Several days ago, I looked out one of our north facing windows here in Moberly. Just below the window and grazing along on the ground was the oddest bird I had ever seen. It had a long beak like a woodpecker, but I couldn’t tell from my viewing level if there was any red on the bird’s head. It had a mostly white body with brown stripes, long legs and, I thought, a not-so-long tail. Its tufted head feathers were laying flat.
I told my husband and a couple of friends about sighting this bird. Then, yesterday, I received the June issue of the Missouri Conservationist. Imagine my surprise when I flipped through this favored magazine and spotted my bird, except with a longer tail [The Adaptable Roadrunner; Page 22]. The roadrunner is the closest of any bird I’ve found to be the one I saw, and how fortunate I was to find it in your magazine so close to the date of my sighting. It seems we may have a roadrunner or two as far north as Moberly.
Thank you for your excellent magazine and although “my” bird did not have a tail as long as the one(s) in your pictures, I do believe it is a roadrunner. I will keep my eyes peeled for this bird again and do hope I can shoot a picture of it this time. Unfortunately, we have a huge hawk that patrols our property, too.
Bonnie Bohanon, Moberly
The story on the roadrunner was very interesting to my family. We have had a roadrunner nesting in our yard for the past three years, and it is so amazing to watch. Our dog is afraid of the bird because it is so big. This year we have seen two other roadrunners down the road from us. They truly are a unique bird.
Charlotte Kimball, West Plains
I live a few miles north of Augusta and we see a pileated woodpecker once every couple of weeks. It comes to the woodpecker feeder, but is very skittish. Any movement will scare it off to the trees nearby, but I can often still see it there as well. They are magnificent birds. Thanks, Danny, for your article and picture of the young ones! [“Plants & Animals”; May] I would love to see the rest of the pictures that you didn’t get to publish!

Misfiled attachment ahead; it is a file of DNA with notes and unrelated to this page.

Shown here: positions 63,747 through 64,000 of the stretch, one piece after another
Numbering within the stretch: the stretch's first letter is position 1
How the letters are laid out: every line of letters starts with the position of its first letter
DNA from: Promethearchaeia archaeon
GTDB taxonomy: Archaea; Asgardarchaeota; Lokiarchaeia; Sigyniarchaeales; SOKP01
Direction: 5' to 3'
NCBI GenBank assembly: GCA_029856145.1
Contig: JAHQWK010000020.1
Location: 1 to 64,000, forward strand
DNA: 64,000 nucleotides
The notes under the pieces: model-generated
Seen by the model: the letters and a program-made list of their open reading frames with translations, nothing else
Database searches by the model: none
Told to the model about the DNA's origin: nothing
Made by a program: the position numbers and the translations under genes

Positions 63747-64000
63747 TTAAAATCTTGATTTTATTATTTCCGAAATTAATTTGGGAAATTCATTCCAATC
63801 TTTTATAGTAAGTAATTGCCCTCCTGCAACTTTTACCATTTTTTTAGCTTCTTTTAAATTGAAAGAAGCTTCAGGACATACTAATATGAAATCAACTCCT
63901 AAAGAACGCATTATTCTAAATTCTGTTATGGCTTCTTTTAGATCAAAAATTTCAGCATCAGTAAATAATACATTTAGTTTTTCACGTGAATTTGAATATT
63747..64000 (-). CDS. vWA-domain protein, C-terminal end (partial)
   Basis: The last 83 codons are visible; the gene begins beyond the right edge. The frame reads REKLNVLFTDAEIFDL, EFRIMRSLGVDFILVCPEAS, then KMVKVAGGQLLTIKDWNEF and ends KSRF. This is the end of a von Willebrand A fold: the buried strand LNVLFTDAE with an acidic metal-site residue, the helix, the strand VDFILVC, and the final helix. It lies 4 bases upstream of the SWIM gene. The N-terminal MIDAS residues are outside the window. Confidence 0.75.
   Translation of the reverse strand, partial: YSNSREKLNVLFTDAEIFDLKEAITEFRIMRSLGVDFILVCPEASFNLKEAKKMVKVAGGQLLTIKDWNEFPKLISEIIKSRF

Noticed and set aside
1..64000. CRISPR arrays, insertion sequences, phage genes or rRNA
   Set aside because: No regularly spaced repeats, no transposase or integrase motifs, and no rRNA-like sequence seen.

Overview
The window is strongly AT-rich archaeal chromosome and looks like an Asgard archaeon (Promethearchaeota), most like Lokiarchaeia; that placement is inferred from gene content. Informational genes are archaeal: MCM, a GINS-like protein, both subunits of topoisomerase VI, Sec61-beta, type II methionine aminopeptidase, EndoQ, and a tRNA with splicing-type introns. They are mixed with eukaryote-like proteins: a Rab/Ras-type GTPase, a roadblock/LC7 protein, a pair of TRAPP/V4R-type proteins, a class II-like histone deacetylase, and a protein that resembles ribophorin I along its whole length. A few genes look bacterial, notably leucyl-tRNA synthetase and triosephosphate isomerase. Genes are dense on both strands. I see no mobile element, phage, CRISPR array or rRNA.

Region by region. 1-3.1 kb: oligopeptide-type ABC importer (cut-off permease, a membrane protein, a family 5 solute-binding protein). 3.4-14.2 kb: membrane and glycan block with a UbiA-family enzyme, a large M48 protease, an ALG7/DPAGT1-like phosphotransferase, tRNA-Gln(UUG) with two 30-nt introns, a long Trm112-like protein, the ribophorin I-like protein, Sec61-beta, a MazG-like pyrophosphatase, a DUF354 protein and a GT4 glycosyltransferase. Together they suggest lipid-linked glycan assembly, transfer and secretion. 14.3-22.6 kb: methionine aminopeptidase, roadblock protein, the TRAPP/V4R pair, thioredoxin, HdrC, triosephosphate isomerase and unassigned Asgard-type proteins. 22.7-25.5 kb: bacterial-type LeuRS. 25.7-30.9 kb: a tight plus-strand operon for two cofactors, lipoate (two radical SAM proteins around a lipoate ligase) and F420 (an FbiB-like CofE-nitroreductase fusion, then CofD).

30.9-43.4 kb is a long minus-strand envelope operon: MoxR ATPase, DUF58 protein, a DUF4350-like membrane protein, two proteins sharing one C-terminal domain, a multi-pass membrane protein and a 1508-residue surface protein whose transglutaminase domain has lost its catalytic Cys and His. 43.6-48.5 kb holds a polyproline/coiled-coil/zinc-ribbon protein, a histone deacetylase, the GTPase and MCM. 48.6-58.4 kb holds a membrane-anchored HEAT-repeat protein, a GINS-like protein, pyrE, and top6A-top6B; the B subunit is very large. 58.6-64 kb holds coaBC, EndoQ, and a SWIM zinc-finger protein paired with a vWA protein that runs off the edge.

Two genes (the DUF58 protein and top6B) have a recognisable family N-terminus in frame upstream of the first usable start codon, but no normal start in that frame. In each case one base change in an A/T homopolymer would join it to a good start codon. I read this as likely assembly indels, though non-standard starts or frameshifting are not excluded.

Randy Stone, Augusta
Big Hopes, Little Birds
In your May issue there was an article titled Where have the quail gone? On April 28, the day before this issue came in the mail, I saw what I at first thought was a dove walking down our driveway. Looking closer, I saw that it was indeed a quail. I called to my husband to come look because, even though I was sure that’s what it was, I couldn’t really believe it. It was right in the middle of a street in Springfield, not in a wooded area. I was so surprised I didn’t even think to get my camera, I just wanted to keep looking at it. My thoughts are that it must have been blown into Springfield by the storms that week.
I took my 10-year-old grandson, Brayden, out to see it because he had never seen one before. I told him how it used to be that you could see them all the time out in the country, but not any more. So I was really glad to see the article and we read it together. It gave us hope that there will be quail in the future because of all of the efforts listed in the article. We just want to say thanks to everyone, and please keep up the good work.
Donna Hall, via Internet